1. Troy Perkins takes the blame -- but don't believe him: Don't believe D.C. United goalkeeper Perkins when he speaks of Saturday's loss to expansion Philadelphia and says the "whole game" was his fault. It wasn't Perkins' best day, for sure, but his team's 3-2 road loss was so much worse.
You have to admire the bit. United's goalkeeper apparently tried to absorb the brunt of the fan and media maelstrom about to spill D.C.'s way, hoping to subtract pressure from the rest of the side by shouldering the blame. Nice try, Troy, and points to you for jumping on the grenade.
But if you saw the match (as 34,870 did at the Linc -- nice one, folks!) you know better. Where to begin with this United mess?
In no particular order: Julius James is not an MLS defender -- as two other teams already discovered. United's wall disintegrated on Sebastien Le Toux's free-kick goal. Bolivian center back Juan Pena looks like a reasonable offseason pickup -- but he may be hurt now, which is somewhat predictable for a 37-year-old. Which means more James.
On the attack, heralded striker Danny Allsopp may not have the speed for the MLS game. Heralded flanker Cristian Castillo may not have the game for the MLS game. Santino Quaranta has proved to be a useful flank midfielder in this league, but now he's playing attacking midfielder, an experiment that looks like a bust. We could go on. Suffice to say, this team is a real fixer-upper.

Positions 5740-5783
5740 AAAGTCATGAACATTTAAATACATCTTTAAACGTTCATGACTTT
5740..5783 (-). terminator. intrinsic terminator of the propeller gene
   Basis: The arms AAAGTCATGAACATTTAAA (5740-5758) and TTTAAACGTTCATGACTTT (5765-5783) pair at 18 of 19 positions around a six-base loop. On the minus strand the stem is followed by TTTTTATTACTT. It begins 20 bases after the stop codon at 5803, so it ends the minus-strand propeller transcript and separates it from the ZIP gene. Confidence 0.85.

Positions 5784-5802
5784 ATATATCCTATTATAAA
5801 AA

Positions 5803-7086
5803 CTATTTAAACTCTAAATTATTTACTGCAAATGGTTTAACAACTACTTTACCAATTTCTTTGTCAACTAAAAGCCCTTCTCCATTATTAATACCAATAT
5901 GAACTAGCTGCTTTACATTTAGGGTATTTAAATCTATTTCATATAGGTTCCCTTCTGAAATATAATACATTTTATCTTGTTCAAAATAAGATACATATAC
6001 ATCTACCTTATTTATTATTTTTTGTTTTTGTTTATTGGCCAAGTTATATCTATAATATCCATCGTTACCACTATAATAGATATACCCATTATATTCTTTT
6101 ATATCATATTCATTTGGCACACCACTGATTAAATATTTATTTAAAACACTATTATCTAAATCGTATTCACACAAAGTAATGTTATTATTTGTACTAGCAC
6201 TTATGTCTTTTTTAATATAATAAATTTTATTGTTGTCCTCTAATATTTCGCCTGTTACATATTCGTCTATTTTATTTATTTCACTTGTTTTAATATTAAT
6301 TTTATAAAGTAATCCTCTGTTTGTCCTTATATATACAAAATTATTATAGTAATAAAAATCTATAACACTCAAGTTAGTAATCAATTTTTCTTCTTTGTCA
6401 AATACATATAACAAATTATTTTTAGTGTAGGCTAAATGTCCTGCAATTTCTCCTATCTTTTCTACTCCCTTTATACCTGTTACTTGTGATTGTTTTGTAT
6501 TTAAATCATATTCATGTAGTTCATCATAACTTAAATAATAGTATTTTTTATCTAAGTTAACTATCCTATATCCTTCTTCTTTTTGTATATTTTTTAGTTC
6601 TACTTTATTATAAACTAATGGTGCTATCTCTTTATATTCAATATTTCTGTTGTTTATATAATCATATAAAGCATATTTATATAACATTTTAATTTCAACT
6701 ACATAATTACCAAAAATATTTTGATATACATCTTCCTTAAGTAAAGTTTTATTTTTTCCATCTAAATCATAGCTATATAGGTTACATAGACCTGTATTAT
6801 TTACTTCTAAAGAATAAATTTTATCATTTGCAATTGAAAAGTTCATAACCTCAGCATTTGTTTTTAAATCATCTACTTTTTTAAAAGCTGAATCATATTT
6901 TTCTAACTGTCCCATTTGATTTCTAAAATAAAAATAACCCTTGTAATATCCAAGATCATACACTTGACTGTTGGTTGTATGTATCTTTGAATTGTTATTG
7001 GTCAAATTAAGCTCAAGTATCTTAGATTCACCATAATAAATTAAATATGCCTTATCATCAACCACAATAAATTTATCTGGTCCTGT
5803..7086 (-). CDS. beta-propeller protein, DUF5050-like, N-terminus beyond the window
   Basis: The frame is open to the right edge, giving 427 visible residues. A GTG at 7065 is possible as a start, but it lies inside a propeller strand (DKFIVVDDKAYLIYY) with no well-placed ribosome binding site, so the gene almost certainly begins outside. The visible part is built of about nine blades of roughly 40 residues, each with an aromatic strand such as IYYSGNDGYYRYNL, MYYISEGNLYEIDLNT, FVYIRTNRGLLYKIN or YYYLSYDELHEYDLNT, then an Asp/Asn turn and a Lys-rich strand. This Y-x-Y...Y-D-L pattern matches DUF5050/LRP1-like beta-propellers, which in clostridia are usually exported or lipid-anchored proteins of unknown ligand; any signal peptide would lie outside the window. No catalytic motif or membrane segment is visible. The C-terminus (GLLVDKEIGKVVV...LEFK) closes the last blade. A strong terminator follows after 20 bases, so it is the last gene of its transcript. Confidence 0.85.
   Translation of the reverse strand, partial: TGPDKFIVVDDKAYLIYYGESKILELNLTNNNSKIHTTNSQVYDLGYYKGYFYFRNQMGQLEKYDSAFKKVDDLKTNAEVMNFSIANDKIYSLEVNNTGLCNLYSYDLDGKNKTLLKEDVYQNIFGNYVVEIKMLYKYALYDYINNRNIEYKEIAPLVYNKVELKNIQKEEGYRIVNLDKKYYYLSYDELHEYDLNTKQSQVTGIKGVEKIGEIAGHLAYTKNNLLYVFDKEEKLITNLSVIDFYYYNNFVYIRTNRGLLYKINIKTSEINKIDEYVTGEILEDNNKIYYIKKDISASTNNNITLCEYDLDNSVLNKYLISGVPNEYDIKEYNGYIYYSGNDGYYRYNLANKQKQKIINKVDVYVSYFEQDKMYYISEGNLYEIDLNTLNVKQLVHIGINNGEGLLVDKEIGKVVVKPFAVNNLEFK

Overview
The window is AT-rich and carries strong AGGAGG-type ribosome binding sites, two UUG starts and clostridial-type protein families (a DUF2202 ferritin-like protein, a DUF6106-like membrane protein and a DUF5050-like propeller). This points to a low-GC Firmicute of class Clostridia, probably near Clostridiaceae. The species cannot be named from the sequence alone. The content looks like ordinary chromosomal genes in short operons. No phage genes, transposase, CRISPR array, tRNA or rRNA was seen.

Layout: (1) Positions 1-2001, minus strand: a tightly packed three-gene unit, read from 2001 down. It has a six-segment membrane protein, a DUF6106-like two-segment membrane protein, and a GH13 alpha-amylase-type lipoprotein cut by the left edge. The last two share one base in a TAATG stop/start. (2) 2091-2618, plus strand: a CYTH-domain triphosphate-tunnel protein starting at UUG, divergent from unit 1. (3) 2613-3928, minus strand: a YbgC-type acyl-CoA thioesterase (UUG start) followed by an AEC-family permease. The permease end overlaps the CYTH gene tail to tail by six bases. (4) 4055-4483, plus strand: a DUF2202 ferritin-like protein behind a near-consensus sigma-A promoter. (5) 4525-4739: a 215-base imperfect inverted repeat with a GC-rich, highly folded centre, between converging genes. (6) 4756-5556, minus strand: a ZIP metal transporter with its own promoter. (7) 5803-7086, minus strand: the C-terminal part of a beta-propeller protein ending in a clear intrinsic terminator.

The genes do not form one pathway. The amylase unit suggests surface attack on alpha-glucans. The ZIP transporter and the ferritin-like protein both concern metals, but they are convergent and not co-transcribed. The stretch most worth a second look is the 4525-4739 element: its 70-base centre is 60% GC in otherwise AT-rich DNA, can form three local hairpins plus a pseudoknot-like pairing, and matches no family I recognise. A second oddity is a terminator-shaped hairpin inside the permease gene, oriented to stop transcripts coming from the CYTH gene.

(By the way, did FSC announcer Dave Johnson really say, "Julius James is a defender who could start for a lot of MLS teams," or was I on a sugar high from too many sodas while trying to plow through eight MLS matches? Dave might want to rethink that one.)
Oh, and speaking of Perkins' bold move and other stand-up guys: I got on Union manager Peter Nowak two weeks ago for obtuse claims of Seattle Sounders' "flopping." So it's only fair to tip a hat to Nowak for keeping sports and life in perspective Saturday. Managing with a heavy heart because of the terrible tragedy in Poland (a plane crash involving high-profile officials and a few people Nowak knew personally), Nowak paid his respects by observing the match from the press area rather than the sideline. It may have been only a small gesture, but it was still a classy move.